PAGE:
Many people use the New Year to turn over a new leaf – to act in a way that is more rational and in our better interests. Yet we all have to confess this is more difficult than it might seem.
Here are three examples from my series – Think with Pinker – of common irrationality traps and how to avoid them.
1. Future you
When people contrast what they are “thinking” with what they are “feeling”, often what they have in mind is the difference between immediate and longer-term enjoyment. For example – a feast now and a slim body tomorrow; a trinket today and sufficient funds when the rent is due; a night of passion and the facts of life nine months later.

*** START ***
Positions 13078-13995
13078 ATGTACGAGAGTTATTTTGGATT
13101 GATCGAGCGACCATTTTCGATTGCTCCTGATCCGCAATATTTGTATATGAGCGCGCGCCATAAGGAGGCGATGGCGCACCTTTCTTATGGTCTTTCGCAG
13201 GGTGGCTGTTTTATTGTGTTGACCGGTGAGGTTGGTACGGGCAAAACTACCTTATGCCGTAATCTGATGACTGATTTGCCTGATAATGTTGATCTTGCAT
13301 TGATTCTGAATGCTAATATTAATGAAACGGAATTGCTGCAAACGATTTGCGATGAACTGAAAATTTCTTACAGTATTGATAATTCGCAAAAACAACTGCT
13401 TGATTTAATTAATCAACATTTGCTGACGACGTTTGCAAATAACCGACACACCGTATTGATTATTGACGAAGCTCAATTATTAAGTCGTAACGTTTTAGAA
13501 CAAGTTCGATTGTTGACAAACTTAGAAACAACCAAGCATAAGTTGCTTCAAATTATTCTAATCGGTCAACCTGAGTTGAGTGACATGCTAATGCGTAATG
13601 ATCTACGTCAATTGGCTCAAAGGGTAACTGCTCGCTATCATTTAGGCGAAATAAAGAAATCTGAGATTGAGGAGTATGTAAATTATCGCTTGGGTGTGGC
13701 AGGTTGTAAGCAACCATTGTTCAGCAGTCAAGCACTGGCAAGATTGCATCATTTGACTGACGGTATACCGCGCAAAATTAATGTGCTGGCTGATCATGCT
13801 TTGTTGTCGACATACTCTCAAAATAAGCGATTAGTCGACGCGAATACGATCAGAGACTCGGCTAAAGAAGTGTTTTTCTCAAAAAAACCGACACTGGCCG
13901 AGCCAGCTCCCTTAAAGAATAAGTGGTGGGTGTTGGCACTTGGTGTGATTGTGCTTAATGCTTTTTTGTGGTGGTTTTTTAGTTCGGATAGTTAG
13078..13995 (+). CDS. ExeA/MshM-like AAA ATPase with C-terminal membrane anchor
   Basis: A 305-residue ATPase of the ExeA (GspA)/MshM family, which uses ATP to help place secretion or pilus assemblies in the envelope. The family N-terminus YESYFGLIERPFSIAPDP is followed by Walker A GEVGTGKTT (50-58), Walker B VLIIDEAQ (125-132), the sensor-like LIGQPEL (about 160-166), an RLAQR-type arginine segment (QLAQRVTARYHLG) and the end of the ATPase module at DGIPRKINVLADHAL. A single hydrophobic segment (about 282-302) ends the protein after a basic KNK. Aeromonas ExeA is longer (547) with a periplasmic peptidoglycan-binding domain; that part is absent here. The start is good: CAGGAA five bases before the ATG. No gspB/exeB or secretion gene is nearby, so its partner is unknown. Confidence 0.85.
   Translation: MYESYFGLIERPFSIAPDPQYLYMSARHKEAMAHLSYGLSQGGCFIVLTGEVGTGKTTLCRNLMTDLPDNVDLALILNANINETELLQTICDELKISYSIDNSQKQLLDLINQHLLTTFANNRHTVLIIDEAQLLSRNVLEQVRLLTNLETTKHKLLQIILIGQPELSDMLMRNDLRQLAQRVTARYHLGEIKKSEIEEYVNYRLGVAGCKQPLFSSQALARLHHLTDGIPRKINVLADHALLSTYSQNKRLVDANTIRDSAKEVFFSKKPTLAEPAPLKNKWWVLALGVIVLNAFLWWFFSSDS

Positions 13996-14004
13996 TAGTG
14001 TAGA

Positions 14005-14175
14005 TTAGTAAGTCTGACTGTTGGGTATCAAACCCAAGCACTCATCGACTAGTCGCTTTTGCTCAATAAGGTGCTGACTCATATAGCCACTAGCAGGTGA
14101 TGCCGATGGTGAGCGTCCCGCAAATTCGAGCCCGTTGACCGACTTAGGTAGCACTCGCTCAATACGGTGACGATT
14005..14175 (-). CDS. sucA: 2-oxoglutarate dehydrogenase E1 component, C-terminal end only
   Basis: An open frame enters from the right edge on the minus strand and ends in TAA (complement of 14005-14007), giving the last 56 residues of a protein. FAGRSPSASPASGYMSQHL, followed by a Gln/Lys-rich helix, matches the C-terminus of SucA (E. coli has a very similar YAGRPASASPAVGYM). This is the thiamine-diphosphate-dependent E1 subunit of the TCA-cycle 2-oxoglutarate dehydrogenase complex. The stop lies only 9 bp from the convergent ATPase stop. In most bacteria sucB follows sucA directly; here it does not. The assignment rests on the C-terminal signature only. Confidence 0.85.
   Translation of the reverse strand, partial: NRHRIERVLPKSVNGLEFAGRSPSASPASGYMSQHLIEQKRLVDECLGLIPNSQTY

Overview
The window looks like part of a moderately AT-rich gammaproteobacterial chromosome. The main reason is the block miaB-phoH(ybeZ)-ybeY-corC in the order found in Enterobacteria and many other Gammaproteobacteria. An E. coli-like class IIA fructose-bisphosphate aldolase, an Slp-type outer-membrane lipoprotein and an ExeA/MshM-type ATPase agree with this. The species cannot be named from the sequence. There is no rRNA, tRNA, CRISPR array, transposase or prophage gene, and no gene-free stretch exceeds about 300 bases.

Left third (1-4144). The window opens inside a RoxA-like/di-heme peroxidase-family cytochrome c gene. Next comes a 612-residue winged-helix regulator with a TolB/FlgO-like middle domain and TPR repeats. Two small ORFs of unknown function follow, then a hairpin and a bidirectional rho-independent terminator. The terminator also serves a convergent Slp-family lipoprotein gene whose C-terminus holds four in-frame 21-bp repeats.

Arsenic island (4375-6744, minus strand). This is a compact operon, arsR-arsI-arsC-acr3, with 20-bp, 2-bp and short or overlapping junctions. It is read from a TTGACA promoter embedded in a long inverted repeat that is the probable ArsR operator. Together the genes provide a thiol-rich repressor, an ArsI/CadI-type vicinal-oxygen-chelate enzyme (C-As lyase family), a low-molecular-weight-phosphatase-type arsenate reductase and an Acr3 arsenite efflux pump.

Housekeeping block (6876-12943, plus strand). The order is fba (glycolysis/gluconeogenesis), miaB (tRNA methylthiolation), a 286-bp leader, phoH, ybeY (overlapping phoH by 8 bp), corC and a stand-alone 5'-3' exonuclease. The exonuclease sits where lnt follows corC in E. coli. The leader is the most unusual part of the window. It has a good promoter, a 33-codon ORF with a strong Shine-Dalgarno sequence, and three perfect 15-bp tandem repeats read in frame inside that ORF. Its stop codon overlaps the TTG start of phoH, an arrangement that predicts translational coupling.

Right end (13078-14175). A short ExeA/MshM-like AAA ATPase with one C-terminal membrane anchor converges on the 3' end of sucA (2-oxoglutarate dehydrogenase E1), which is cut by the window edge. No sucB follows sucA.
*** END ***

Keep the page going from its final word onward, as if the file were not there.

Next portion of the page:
This contrast between times can feel like a struggle between selves, as if we have one self who enjoys a streaming TV series and another who enjoys good grades in an exam.
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